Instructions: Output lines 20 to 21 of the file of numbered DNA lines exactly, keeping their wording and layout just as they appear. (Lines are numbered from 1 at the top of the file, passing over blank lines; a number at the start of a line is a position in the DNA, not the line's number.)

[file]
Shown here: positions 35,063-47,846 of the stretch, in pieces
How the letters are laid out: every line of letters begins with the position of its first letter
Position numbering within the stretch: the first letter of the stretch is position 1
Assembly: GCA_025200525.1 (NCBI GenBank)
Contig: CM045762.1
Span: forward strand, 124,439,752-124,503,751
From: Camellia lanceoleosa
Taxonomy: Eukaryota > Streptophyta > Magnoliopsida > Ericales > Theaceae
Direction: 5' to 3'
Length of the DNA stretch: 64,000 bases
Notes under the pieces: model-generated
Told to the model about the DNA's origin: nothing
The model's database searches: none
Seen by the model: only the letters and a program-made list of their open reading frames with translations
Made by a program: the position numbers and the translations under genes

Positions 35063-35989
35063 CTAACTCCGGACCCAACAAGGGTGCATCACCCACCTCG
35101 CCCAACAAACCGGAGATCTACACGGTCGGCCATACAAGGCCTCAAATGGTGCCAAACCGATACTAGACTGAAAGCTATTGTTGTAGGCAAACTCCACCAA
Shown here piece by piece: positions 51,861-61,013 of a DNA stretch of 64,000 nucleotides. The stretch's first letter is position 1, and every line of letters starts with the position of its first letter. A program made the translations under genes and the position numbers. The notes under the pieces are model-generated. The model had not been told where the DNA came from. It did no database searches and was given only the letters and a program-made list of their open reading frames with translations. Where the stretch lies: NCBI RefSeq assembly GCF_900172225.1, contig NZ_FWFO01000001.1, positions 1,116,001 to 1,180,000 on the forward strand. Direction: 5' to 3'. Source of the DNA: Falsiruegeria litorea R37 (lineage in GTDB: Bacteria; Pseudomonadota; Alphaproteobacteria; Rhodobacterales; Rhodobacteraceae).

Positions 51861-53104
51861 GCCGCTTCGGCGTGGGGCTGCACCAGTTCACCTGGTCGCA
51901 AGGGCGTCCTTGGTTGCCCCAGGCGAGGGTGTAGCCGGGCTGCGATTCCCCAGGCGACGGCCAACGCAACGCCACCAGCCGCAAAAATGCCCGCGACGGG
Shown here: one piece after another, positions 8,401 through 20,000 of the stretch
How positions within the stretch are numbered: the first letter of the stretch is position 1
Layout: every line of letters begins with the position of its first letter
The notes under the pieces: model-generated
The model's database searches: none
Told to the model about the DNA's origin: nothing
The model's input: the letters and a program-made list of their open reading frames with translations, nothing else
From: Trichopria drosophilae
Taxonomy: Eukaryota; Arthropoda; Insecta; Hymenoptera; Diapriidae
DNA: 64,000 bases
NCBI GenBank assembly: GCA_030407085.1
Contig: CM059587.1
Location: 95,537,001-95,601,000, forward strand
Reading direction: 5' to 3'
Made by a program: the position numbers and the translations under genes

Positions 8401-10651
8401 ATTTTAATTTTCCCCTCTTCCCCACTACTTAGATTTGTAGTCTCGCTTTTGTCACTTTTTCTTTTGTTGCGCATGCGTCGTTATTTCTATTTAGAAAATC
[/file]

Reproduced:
Positions 51861-53104
51861 GCCGCTTCGGCGTGGGGCTGCACCAGTTCACCTGGTCGCA